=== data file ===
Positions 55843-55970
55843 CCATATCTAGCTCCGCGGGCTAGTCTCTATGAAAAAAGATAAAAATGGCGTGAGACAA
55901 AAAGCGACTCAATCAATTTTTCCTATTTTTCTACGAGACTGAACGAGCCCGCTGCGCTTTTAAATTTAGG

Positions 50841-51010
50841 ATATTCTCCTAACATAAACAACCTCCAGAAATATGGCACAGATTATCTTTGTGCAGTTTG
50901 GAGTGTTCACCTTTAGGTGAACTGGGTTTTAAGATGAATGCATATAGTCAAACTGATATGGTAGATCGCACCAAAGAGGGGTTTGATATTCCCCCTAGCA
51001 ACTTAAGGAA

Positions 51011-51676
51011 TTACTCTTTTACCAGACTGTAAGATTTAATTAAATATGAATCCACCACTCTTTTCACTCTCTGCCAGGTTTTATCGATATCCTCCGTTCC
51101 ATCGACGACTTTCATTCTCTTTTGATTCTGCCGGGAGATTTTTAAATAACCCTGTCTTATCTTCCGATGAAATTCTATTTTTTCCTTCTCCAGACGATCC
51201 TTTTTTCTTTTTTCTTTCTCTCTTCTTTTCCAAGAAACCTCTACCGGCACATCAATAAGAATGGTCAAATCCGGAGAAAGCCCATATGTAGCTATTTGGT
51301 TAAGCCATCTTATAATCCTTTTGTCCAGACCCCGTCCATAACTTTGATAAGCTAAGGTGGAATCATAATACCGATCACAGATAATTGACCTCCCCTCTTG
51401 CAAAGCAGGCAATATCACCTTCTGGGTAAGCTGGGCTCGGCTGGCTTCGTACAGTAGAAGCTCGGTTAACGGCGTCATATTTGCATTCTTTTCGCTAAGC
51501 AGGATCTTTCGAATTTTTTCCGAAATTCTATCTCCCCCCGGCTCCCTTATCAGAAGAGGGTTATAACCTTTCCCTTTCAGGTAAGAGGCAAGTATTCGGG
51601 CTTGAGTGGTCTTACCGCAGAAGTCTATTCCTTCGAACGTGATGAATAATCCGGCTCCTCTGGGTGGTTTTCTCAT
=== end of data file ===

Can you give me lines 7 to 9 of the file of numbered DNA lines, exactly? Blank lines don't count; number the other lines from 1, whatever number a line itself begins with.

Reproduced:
51001 ACTTAAGGAA

Positions 51011-51676
51011 TTACTCTTTTACCAGACTGTAAGATTTAATTAAATATGAATCCACCACTCTTTTCACTCTCTGCCAGGTTTTATCGATATCCTCCGTTCC